It’s still unclear what it means in practice for Care Home Managers to ‘arrange’ assessments. On the one hand their role might have a substantive effect on the important assessment, or on the other it might be purely administrative. The former is concerning given their conflict of interest; the latter has the appearance of work-load shifting under the guise of promoting engagement.
A review by an Approved Mental Capacity Professional (AMCP) would still only be triggered if the person objects to their detention (I wrote previously about why this was far too high a hurdle). The Impact Assessment assumed that an AMCP would only be involved in 6% of assessments. This assumes that 15 out of every sixteen people are content to be deprived of their liberty. That is very far from my experience.
We know that many people subject to decisions about deprivation of liberty have friends and family who love and care for them deeply. However, these people often need access to information and support in order that they can ensure that the person’s rights and well-being are protected. For this reason, we proposed ready access to advocacy for friends and families who act as an ‘Appropriate Person.’ Yet in the current draft of the Bill, provision of advocacy when there is an Appropriate Person remains ‘opt in’. This means in most cases the friend or relative must request advocacy – rather than it being offered to them. Friends and family members won’t always know how advocacy can help or how to get it, until someone lets them know. As a result, this approach will leave many friends, relatives and detained people without the essential support which they need in order to raise concerns.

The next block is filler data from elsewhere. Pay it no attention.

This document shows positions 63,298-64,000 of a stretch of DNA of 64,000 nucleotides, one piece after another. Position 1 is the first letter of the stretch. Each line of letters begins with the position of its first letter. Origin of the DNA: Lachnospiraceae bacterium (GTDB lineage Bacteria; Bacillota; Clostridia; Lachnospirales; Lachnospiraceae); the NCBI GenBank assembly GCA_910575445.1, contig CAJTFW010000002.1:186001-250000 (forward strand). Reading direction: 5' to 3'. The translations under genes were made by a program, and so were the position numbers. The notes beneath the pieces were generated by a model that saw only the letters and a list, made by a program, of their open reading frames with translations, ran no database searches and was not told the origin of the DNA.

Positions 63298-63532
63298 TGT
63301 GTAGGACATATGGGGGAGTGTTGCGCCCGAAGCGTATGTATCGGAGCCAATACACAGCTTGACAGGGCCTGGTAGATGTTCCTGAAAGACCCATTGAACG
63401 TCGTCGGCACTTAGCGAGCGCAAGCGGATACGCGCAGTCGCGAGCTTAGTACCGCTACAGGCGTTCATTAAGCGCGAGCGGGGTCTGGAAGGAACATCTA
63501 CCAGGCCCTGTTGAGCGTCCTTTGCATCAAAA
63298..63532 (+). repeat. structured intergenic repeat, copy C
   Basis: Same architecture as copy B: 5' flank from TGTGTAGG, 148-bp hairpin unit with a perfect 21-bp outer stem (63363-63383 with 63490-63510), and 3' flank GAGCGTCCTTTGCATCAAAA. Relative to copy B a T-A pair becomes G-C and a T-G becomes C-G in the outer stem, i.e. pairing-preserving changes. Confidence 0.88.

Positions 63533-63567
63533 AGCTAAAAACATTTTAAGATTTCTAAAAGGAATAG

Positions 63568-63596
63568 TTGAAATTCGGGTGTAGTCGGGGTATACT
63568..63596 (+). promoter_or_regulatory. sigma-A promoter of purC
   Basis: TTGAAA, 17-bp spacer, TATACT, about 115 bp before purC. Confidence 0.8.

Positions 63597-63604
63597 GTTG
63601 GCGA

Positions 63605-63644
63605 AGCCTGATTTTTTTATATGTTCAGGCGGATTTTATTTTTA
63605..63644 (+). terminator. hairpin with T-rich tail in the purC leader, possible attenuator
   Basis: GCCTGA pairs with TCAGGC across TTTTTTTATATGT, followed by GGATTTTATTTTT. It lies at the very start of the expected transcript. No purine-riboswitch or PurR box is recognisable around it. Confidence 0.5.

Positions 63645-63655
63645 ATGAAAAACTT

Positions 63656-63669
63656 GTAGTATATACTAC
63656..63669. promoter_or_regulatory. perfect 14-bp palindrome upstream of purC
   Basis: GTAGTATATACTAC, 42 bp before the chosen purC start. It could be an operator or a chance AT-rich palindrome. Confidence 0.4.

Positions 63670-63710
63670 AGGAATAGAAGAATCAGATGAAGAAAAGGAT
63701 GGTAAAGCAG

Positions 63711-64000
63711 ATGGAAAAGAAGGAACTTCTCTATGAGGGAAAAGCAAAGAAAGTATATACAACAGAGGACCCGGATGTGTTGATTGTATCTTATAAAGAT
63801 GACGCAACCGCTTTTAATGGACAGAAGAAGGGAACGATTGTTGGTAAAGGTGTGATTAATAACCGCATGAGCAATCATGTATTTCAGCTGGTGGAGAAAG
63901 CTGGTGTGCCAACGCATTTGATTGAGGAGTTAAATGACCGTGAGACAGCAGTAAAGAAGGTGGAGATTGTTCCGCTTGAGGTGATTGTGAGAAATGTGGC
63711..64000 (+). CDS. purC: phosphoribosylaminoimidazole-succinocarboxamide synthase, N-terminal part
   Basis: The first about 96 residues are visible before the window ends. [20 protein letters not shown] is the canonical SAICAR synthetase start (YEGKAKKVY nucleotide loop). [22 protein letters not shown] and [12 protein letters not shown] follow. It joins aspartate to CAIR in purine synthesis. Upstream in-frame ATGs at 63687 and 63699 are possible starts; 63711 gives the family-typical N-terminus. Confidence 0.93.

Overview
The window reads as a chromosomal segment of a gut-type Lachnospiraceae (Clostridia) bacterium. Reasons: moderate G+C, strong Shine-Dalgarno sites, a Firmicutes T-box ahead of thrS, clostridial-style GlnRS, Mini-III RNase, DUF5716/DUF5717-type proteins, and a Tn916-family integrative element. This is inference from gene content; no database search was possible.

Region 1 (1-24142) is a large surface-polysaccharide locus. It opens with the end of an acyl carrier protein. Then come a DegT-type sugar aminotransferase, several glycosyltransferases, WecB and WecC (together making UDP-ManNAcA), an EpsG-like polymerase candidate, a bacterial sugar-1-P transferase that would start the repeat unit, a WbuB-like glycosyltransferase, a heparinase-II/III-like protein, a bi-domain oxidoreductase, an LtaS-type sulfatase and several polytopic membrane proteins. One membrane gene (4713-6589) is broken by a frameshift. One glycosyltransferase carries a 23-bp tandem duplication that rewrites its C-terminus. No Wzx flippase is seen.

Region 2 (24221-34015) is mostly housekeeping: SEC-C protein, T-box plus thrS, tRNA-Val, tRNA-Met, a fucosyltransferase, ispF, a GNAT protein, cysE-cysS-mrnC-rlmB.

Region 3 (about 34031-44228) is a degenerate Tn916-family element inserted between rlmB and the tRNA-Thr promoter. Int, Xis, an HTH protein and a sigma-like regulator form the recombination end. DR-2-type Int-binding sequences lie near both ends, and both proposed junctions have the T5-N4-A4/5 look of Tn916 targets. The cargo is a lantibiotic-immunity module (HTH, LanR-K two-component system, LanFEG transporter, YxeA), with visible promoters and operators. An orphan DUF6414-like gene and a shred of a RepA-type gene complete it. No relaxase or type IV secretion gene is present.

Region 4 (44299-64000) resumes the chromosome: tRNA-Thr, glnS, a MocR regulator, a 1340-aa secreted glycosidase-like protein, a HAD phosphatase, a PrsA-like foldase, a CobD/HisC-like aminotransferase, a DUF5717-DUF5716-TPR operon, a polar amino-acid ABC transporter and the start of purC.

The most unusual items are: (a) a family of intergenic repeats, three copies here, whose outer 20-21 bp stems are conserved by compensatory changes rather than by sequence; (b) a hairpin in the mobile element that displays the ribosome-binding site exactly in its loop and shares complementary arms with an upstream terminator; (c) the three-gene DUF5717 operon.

Finally, there appears to be a pressing need to bring the Impact Assessment - which identifies the resources required to implement the legislation - into line with the Bill, even as it currently stands.
In the House of Lords debate, the Minister was clear in saying: